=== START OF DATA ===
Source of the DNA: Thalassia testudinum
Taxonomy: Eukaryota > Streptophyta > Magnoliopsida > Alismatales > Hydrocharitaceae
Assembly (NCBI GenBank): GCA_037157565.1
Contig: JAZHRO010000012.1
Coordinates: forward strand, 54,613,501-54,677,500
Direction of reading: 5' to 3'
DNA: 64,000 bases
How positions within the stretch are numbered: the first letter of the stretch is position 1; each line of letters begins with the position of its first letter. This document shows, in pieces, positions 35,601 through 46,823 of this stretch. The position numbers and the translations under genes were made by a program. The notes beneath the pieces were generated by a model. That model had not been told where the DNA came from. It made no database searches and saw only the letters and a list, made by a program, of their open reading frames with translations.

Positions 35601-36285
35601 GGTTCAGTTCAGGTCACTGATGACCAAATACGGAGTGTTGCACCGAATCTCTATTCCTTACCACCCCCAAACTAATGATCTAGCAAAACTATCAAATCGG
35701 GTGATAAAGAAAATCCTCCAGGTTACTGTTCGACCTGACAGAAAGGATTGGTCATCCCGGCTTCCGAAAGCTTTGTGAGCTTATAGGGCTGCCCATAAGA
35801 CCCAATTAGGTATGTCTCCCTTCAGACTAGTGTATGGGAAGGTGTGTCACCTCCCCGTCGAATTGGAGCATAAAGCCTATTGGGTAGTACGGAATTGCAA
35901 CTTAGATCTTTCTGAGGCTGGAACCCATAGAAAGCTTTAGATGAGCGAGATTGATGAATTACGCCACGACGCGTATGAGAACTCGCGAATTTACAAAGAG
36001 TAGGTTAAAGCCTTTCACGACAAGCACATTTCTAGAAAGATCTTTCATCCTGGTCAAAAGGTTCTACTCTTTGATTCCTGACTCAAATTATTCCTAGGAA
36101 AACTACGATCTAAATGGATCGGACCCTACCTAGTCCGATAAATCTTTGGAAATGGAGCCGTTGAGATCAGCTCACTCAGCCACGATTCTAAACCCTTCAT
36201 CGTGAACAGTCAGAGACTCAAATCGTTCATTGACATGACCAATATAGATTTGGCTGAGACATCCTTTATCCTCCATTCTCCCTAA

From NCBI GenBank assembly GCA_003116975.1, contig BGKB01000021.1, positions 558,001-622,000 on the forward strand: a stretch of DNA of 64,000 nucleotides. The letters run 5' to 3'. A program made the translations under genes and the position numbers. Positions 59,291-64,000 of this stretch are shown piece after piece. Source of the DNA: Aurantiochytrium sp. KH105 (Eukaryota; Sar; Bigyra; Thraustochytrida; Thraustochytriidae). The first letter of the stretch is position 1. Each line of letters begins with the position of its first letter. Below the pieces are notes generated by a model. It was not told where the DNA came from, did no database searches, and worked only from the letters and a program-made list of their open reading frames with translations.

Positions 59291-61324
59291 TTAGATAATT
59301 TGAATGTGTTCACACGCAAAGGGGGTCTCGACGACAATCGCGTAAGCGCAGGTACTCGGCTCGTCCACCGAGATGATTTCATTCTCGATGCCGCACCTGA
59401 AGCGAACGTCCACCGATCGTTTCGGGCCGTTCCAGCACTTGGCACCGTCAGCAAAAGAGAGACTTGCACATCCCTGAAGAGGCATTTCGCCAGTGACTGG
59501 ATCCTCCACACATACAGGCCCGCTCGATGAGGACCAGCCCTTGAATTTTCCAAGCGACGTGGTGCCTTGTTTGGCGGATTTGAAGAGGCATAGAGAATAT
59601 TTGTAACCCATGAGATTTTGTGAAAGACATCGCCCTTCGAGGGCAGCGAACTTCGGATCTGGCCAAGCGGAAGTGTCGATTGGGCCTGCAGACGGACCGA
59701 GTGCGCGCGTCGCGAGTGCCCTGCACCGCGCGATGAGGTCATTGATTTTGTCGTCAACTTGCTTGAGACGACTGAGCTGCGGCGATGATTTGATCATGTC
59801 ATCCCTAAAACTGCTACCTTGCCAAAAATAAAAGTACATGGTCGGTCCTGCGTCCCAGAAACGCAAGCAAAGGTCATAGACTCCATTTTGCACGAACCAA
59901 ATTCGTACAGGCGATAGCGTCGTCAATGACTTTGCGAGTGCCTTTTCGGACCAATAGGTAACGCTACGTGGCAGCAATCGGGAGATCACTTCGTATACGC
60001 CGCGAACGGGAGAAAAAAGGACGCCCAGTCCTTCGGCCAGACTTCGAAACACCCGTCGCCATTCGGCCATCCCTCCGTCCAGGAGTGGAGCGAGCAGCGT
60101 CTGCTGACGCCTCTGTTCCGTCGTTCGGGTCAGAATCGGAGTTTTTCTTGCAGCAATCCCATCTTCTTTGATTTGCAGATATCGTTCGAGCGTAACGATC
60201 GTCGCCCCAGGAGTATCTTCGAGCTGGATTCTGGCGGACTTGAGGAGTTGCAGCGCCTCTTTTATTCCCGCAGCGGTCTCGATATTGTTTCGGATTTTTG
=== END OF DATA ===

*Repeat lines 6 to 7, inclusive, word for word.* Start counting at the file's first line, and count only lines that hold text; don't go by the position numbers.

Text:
Direction of reading: 5' to 3'
DNA: 64,000 bases